Will-Burn Recording & Publishing Co. et al v. Universal Music Group Records et al, No. 1:2008cv00387 - Document 86 (S.D. Ala. 2009)

Court Description: Order GRANTING the 80 MOTION to Strike or Dismiss as to Warner/Chappell Music. The Court reconsiders its Order (doc. 55) of February 5, 2009, which allowed plaintiffs to file an amended complaint joining Warner/Chappell as an additional defendant. The Second Amended Complaint is dismissed without prejudice insofar as it asserts claims against Warner/Chappell. All of plaintiffs' causes of action against Warner/Chappell are dismissed without prejudice (Warner/Chappell Music, Inc. terminated as a party). Signed by Judge William H. Steele on 4/24/09. (tgw)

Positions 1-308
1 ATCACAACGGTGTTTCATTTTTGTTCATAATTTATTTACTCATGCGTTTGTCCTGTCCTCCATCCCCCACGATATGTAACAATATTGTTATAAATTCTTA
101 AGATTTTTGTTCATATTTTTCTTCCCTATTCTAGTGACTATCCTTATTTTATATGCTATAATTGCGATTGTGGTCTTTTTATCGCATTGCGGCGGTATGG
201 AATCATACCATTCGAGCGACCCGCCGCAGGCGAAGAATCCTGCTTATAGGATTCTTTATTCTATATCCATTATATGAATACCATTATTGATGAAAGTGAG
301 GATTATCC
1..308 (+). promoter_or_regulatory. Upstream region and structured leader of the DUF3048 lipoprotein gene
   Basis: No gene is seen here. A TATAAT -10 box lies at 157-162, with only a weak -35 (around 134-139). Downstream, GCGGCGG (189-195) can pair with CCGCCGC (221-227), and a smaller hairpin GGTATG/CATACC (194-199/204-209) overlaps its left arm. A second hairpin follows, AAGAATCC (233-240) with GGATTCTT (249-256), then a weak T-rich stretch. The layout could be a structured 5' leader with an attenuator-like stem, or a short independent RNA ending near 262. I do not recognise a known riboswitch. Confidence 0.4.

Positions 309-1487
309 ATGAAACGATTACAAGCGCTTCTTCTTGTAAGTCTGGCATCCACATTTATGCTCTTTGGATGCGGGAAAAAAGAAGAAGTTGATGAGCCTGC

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Will-Burn Recording & Publishing Co. et al v. Universal Music Group Records et al Doc. 86 IN THE UNITED STATES DISTRICT COURT FOR THE SOUTHERN DISTRICT OF ALABAMA SOUTHERN DIVISION WILL-BURN RECORDING & PUBLISHING CO., et al., Plaintiffs, v. UNIVERSAL MUSIC GROUP RECORDS, et al., Defendants. ) ) ) ) ) ) ) ) ) ) ) CIVIL ACTION 08-0387-WS-C ORDER This matter comes before the Court on defendant Warner/Chappell Music, Inc.’s Motion to Strike or Dismiss (doc. 80). The Motion has been briefed and is ripe for disposition. I. Background. Plaintiffs Will-Burn Recording & Publishing Co., Willie Ash and Morris Barnes initiated this copyright infringement action by filing the Complaint (doc. 1) against 17 defendants on July 11, 2008. In early December 2008, Magistrate Judge Cassady entered a Rule 16(b) Scheduling Order (doc. 38) that, inter alia, set a deadline of December 31, 2008 for amendment of pleadings or joinder of additional parties.1 Some three weeks after that deadline, on January 21, 2009, plaintiffs filed a Motion to File Amended Complaint (doc. 46) that, inter alia, sought to add a new defendant, Warner/Chappell Music, Inc., while dismissing all claims against existing defendant Cash Money Records, Inc. As grounds for this request, plaintiffs cited their investigative efforts, including contact with Warner/Chappell on December 9, 2008 concerning 1 To neutralize any suggestion that the deadline for amending pleadings and joining new parties was set unreasonably soon after entry of the Scheduling Order, it bears noting that the parties in their Report of Parties’ Planning Meeting (doc. 26) specifically requested a December 31, 2008 cutoff date for joinder of additional parties and amendment of the pleadings. Thus, the Scheduling Order implemented the very deadline requested in the parties’ Rule 26(f) Report. In any event, the parties never sought modification or extension of that setting prior to December 31, 2008. Dockets.Justia.com plaintiffs’ allegations that this entity was the publisher of the infringing works. According to plaintiffs, Warner/Chappell did not respond to that written communication (which consisted of both a letter and a copy of the original Complaint). Despite being afforded an opportunity to do so, no defendant objected to the Motion to File Amended Complaint, either on Rule 15 or on Rule 16 grounds. Warner/Chappell was not yet a party and therefore lacked standing to object. Any of the numerous existing defendants could have opposed the Motion, yet they all chose to remain silent.2 Given the liberal standard for amendment of pleadings pursuant to Rule 15(a), and the failure of any party to challenge the amendment under the good cause provisions of Rule 16(b), the Court granted the Motion via Order (doc. 55) entered on February 5, 2009, and ordered plaintiffs to file their Amended Complaint as a freestanding pleading on or before February 13, 2009. Plaintiffs ultimately filed their Amended Complaint six days late, and otherwise failed to adhere strictly to the terms of the February 5 Order, for which plaintiffs were chastised in an Order (doc. 65) dated February 25, 2009. A corrected Second Amended Complaint was filed two days later. (See doc. 72.)3 Warner/Chappell’s attorneys filed an Answer (doc. 77) to the Second Amended Complaint on behalf of the 11 other defendants they represent herein. As to Warner/Chappell, 2 Notwithstanding Warner/Chappell’s absence from the case at that juncture, the other defendants certainly could have insisted on strict compliance with the Scheduling Order’s deadlines, invoked Rule 16(b), or otherwise protested the untimely inclusion of a new defendant. Inasmuch as those existing defendants chose not to object, this Court did not see fit to raise Rule 16 objections sua sponte on their behalf. The fact remains, however, that the Rule 16 concerns animating the pending Motion to Strike or Dismiss could have been brought to the fore far sooner had any of the existing defendants raised them when invited to interpose objections to the contemplated amendment. Of course, Warner/Chappell should not and will not be penalized for other defendants’ inaction in that regard, notwithstanding the identity of counsel between Warner/Chappell and many of those defendants. 3 That Second Amended Complaint is now plaintiffs’ operative pleading in this action. After all, “[a]s a general matter, an amended pleading supersedes the former pleading; the original pleading is abandoned by the amendment, and is no longer a part of the pleader’s averments against his adversary.” Pintando v. Miami-Dade Housing Agency, 501 F.3d 1241, 1243 (11th Cir. 2007) (quoting Dresdner Bank AG, Dresdner Bank AG in Hamburg v. M/V OLYMPIA VOYAGER, 463 F.3d 1210, 1215 (11th Cir. 2006)). As such, the original Complaint and First Amended Complaint are no longer a part of this case, having been superseded by the Second Amended Complaint. -2- however, defense counsel filed a Motion to Strike or Dismiss (doc. 80), asserting that the claims against Warner/Chappell should be stricken or dismissed “because Plaintiffs failed to comply with the Court’s prior scheduling and ‘leave’ orders.” (Doc. 81, at 1.) Plaintiffs’ Second Amended Complaint was filed with leave of court. Warner/Chappell disagrees that leave should have been granted, such that its Motion is effectively a motion to reconsider. In other words, Warner/Chappell seeks to have the Second Amended Complaint stricken or dismissed on the theory that the amendment should not have been allowed in the first place. Inasmuch as Warner/Chappell is asking this Court to revisit its ruling allowing the joinder of that defendant after the Rule 16(b) deadline, the pending motion is squarely in the nature of a motion to reconsider.4 II. Analysis. Because plaintiffs sought to amend the Complaint several weeks after the deadline established by the Scheduling Order, Warner/Chappell properly invokes the Rule 16 standard that modifications to scheduling orders may be made “only for good cause and with the judge’s consent.” Rule 16(b)(4), Fed.R.Civ.P. The law is clear that “where a party’s motion to amend is filed after the deadline for such motions, as delineated in the court’s scheduling order, the party must show good cause why leave to amend the complaint should be granted.” Smith v. School Bd. of Orange County, 487 F.3d 1361, 1366 (11th Cir. 2007); see also Sosa v. Airprint Systems, Inc., 133 F.3d 1417, 1419 (11th Cir. 1998) (similar). This Rule 16(b) “good cause” standard “precludes modification unless the schedule cannot be met despite the diligence of the party 4 Of course, a motion to reconsider is not a vehicle “to relitigate old matters, or to raise arguments or present evidence that could have been raised prior to the entry of judgment.” Exxon Shipping Co. v. Baker, --- U.S. ----, 128 S.Ct. 2605, 2617 n.5, 171 L.Ed.2d 570 (2008) (citation omitted); see also Arthur v. King, 500 F.3d 1335, 1343 (11th Cir. 2007) (same). Simply put, “[a] party may move for reconsideration only when one of the following has occurred: an intervening change in controlling law, the availability of new evidence, or the need to correct clear error or prevent manifest injustice.” Vidinliev v. Carey Int’l, Inc., 2008 WL 5459335, *1 (N.D. Ga. Dec. 15, 2008) (citations and internal quotation marks omitted). All of that said, this case is postured differently than most in which motions to reconsider are filed. The critical distinguishing feature here is that Warner/Chappell was unable to raise its objections to the proposed amendment prior to the Court’s initial ruling because Warner/Chappell was not a party at that juncture. -3- seeking the extension.” Sosa, 133 F.3d at 1418; see also Romero v. Drummond Co., 552 F.3d 1303, 1319 (11th Cir. 2008) (“To establish good cause, the party seeking the extension must have been diligent.”). “[T]he focus of the inquiry is upon the moving party’s reasons for seeking modification. ... If that party was not diligent, the inquiry should end.” Johnson v. Mammoth Recreations, Inc., 975 F.2d 604, 609 (9th Cir. 1992); see also O’Connell v. Hyatt Hotels of Puerto Rico, 357 F.3d 152, 155 (1st Cir. 2004) (“Rule 16(b)’s ‘good cause’ standard emphasizes the diligence of the party seeking the amendment.”). In assessing the presence or absence of good cause, the Court recognizes that “carelessness is not compatible with a finding of diligence and offers no reason for a grant of relief.” Johnson, 975 F.2d at 609; see also O’Connell, 357 F.3d at 155 (indifference by movant precludes Rule 16(b) relief “because such conduct is incompatible with the showing of diligence necessary to establish good cause”). Warner/Chappell having challenged the propriety of extending the Scheduling Order deadline for joining new parties, the Motion to Strike or Dismiss turns on whether plaintiffs have shown good cause for their failure to comply with the original deadline. Upon consideration, the Court finds that plaintiffs have not made the requisite Rule 16(b) showing to justify untimely amendment of the pleadings. As an initial matter, plaintiffs’ entreaty that the liberal Rule 15 standard (rather than the more stringent Rule 16 standard) should govern the proposed amendment disregards binding authority. See Millenium Partners, L.P. v. Colmar Storage, LLC, 494 F.3d 1293,1299 (11th Cir. 2007) (“If we considered only Rule 15(a) without regard to Rule 16(b), we would render scheduling orders meaningless and effectively would read Rule 16(b) and its good cause requirement out of the Federal Rules of Civil Procedure.”) (citation omitted); Smith, 487 F.3d at 1367 (“despite Smith’s argument on appeal that the district court should have granted his motion to amend his complaint in accordance with ... Rule 15(a), Smith still had to comply with Rule 16(b)’s good cause requirement because he filed his motion to amend” after the deadline prescribed in the scheduling order); Sosa, 133 F.3d 1417, 1419 (11th Cir. 1998) (“[B]ecause Sosa’s motion to amend was filed after the scheduling order’s deadline, she must first demonstrate good cause under Rule 16(b) before we will consider whether amendment is proper under Rule 15(a).”). Although plaintiffs correctly observe that the February 5 Order granting leave to amend cited only Rule 15, that is because no defendant had come forward to object -4- under Rule 16(b), and this Court in its discretion opted not to raise the deadline modification issue sua sponte.5 Now that Warner/Chappell has raised a Rule 16(b) challenge, the “good cause” standard, and not the liberal Rule 15(a) standard, applies in the first instance. Plaintiffs next attempt to trivialize the Motion as being directed at the six-day delay between the deadline set by the Court in granting plaintiffs leave to amend and the actual filing of the freestanding Amended Complaint. According to plaintiffs, Warner/Chappell “does not contest” the original decision to grant leave to amend. (Doc. 85, at 3.) The Court does not share plaintiffs’ crabbed construction of the Motion to Strike or Dismiss. A plain reading of Warner/ Chappell’s brief reflects that it is aimed at both plaintiffs’ failure to show good cause for the untimely request to amend the pleadings and plaintiffs’ failure to file their amended pleading in a timely fashion after being granted leave. That plaintiffs did not file their Amended Complaint until February 19, 2009, when this Court granted them leave to do so by February 13, 2009 does not implicate a scheduling order deadline, does not offend Rule 16(b), and does not warrant dismissal of the Amended Complaint. However, that plaintiffs waited until three weeks after the deadline for amending pleadings or joining additional parties before seeking leave to join Warner/Chappell as a defendant directly implicates Rule 16(b), and obliges plaintiffs to show good cause for their failure to adhere to the Scheduling Order. In response to Warner/Chappell’s Motion, plaintiffs have made no showing of good cause. They have not established that, even with diligence, they were unable to file their request to amend the pleadings until three weeks after expiration of the applicable Scheduling Order deadline. To be sure, plaintiffs offer a blanket statement that they “have acted with diligence, in their efforts to investigate responsible parties, to dismiss parties and in adding new parties.” (Doc. 85, at 3.) But they make no specific showing that they could not have filed a motion to amend the pleadings to join Warner/Chappell as a defendant prior to the agreed-upon deadline of 5 Particularly where a nonmovant objects to a proposed amendment as untimely under the applicable scheduling order, this Court has strictly applied the Rule 16(b) “good cause” standard to belated amendments to the pleadings. See, e.g., New Hampshire Ins. Co. v. Blue Water Off Shore, LLC, 2008 WL 4809169 (S.D. Ala. Oct. 28, 2008); Jackson v. WinnDixie, Inc., 2008 WL 4183399 (S.D. Ala. Sept. 11, 2008); HomeBingo Network, Inc. v. Cadillac Jack, Inc., 2006 WL 3469515 (S.D. Ala. Nov. 29, 2006); Smith v. West Facilities Corp., 2006 WL 898134 (S.D. Ala. Apr. 5, 2006). -5- December 31, 2008, as set out in the Scheduling Order. Plaintiffs make a half-hearted effort to imply that, despite diligence, they could not have joined Warner/Chappell earlier because their investigation into Warner/Chappell’s connection with this dispute was ongoing. But their own filings are inconsistent with such an assertion. Indeed, back on January 21, 2009, plaintiffs admitted on the record that “[o]n December 9, 2008, Plaintiffs’ counsel contacted counsel for Warner/Chappell Music ... and provided a copy of the Complaint and a letter regarding activities of Warner/Chappell Music as the publisher of the accused works. Warner/Chappell has acknowledged receipt, but has not responded to the letter.” (Doc. 46, at 2.) By plaintiffs’ own admission, then, they knew of Warner/Chappell’s status as “the publisher of the accused works” and a prospective defendant at least 22 days before the Scheduling Order deadline for amending the pleadings; however, they failed to undertake to add Warner/Chappell as a defendant in this litigation until 21 days after that deadline, despite receiving no substantive information from Warner/Chappell in the interim. Plaintiffs tender no explanation, much less a showing rising to the level of good cause, for why they tarried during the intervening 6-week period. Simply stated, plaintiffs’ showing falls well short of establishing that they were unable, despite diligence, to join Warner/Chappell as a defendant prior to the Scheduling Order deadline; therefore, the amendment fails under Rule 16(b), and the Court never reaches the Rule 15 liberal amendment standard on which plaintiffs’ opposition to the Motion is based.6 6 Plaintiffs do not discharge their burden by suggesting at this time that they were “awaiting information promised from counsel for Cash Money Records, supporting the assertion of Defendants Cash Money records and Warner/Chappell, that Warner/Chappell was the proper party to be substituted for Cash Money Records.” (Doc. 85, at 2.) As mentioned, plaintiffs have previously acknowledged that they went to Warner/Chappell well before the deadline with accusations that it published the allegedly infringing works. Plaintiffs also said that Warner/Chappell never responded to their December 9 correspondence, so it is unclear what additional information plaintiffs required at that juncture to proceed against Warner/Chappell given that they sent Warner/Chappell a copy of the Complaint and a letter outlining their position that Warner/Chappell was the publisher, after which Warner/Chappell did not rebut those allegations in the 22 days leading up to the December 31 deadline for amending pleadings. Plaintiffs articulate no argument that further information or investigation was reasonably necessary at that time, consistent with their Rule 11 obligations, before they could formally join Warner/Chappell as a defendant herein. Similarly, plaintiffs’ contention that they “were awaiting information promised from counsel for Cash Money Records ... that Warner/Chappell was the proper party to be substituted” (doc. 85, at 2), is inadequate for the following reasons: (i) -6- As for any contention that Warner/Chappell should have lodged its objections to the Amended Complaint sooner, the court file reflects that it could not reasonably have done so. Warner/Chappell did not become a named defendant in this action (with standing to object to any procedural defects) until, at the earliest, February 19, 2009, when the Amended Complaint (doc. 64) was filed as a freestanding pleading. Service of process was not perfected on Warner/Chappell until sometime in March 2009, and the instant Motion to Dismiss or to Strike was filed in late March 2009. Because Warner/Chappell objected to the untimely amendment promptly after acquiring standing, and because the parties’ submissions reflect that the requisite good cause under Rule 16(b) was lacking, the Court deems it appropriate to reconsider that portion of the February 5 Order (doc. 55) granting plaintiffs’ motion to amend the pleadings.7 Upon reconsideration, the Court finds that plaintiffs’ untimely attempt to amend the pleadings clearly runs afoul of the Scheduling Order and that plaintiffs have failed to satisfy the plaintiffs offer no specifics about what information was sought, why plaintiffs could not obtain it previously or from another source, or when that information became available; (ii) plaintiffs’ position appears inconsistent with their own filing of January 21, wherein they referenced only documentation “from CMR regarding the liability of Defendant CMR [not Warner/Chappell] with regard to the accused musical works” (doc. 46, at 2); and (iii) given plaintiffs’ representations that they had confronted Warner/Chappell more than three weeks before the Rule 16(b) deadline with claims that Warner/Chappell published the accused works, to which Warner/Chappell had never responded, it is unclear why any further investigation would have reasonably been needed before plaintiffs could move forward with naming Warner/Chappell as a defendant. Certainly, plaintiffs never said in their January 21 filing that newly-acquired information from Cash Money Records was instrumental to Warner/Chappell’s joinder. For all of these reasons, the Court finds that plaintiffs have failed to show good cause for seeking modification of the Rule 16(b) Scheduling Order deadline for amending the pleadings or joining parties. 7 As mentioned, reconsideration is appropriate where there is “newly-discovered evidence or manifest errors of law or fact,” but not where the movant seeks “to relitigate old matters, raise argument or present evidence that could have been raised prior to the entry of judgment.” Arthur, 500 F.3d at 1343 (internal citations and quotations omitted). Here, Warner/Chappell is presenting new and meritorious legal arguments that were not before the undersigned at the time of the initial ruling granting the amendment. Moreover, because of the standing considerations discussed supra, Warner/Chappell could not have raised these arguments prior to the February 5 Order granting the amendment because Warner/Chappell was not even a party then. On these grounds, reconsideration is appropriate. -7- good cause standard of Rule 16(b) for modifying same. Because Warner/Chappell raised its objections in a prompt and diligent manner, the Court will grant the Motion to Strike or Dismiss and will dismiss without prejudice all allegations of the Second Amended Complaint (the operative complaint in these proceedings) purporting to state claims against Warner/Chappell.8 III. Conclusion. For all of the foregoing reasons, the Court grants Warner/Chappell’s Motion to Strike or Dismiss (doc. 80) and reconsiders its Order (doc. 55) of February 5, 2009, which allowed plaintiffs to file an amended complaint joining Warner/Chappell as an additional party defendant. Because plaintiffs sought to join Warner/Chappell as a defendant well after the deadline prescribed in the Rule 16(b) Scheduling Order, because Warner/Chappell promptly objected when it acquired standing to do so, and because plaintiffs have failed to show that they diligently attempted to comply with the Scheduling Order’s cutoff date for amending pleadings, the Second Amended Complaint is dismissed without prejudice insofar as it asserts claims against Warner/Chappell. All of plaintiffs’ causes of action against Warner/Chappell are dismissed without prejudice, and the Clerk of Court is directed to terminate Warner/Chappell as a party to this action. 8 In so finding, the Court has considered plaintiffs’ contention that dismissal of the Second Amended Complaint’s claims against Warner/Chappell “would constitute manifest injustice.” (Doc. 85, at 3.) In the first place, plaintiffs have offered no authority to support their apparent premise that the absence of good cause under Rule 16(b) for an untimely amendment can be overcome by a showing of manifest injustice if the amendment is disallowed. More fundamentally, there is no manifest injustice here. Plaintiffs acknowledge that they can bring their claims against Warner/Chappell via separate lawsuit if they so choose, after which they could presumably seek consolidation pursuant to Rule 42(a), Fed.R.Civ.P. Proceeding in that fashion might be inconvenient to plaintiffs, but it is neither unjust nor prejudicial. Any inconvenience is of plaintiffs’ own creation because of their unexplained failure to heed the applicable Scheduling Order deadlines. Plaintiffs’ attempt to analogize the Warner/Chappell untimely amendment to the setting aside of certain other defendants’ defaults is misplaced and inappropriate; indeed, with respect to defendants Young Money Publishing and Johnta Austin, plaintiffs’ counsel expressly assented to the setting aside of the defaults. (See doc. 74.) As to defendant Dwayne Carter, no default was ever entered because plaintiffs never moved for default, even though Carter failed to file his Answer (doc. 60) until several weeks after his deadline for filing a responsive pleading. Here, by contrast, Warner/Chappell neither acquiesced in the untimely amendment nor slept on its right to object to same, so the attempted comparison is ill-fitting. In short, plaintiffs’ manifest injustice argument is unpersuasive. -8- DONE and ORDERED this 24th day of April, 2009. s/ WILLIAM H. STEELE UNITED STATES DISTRICT JUDGE -9-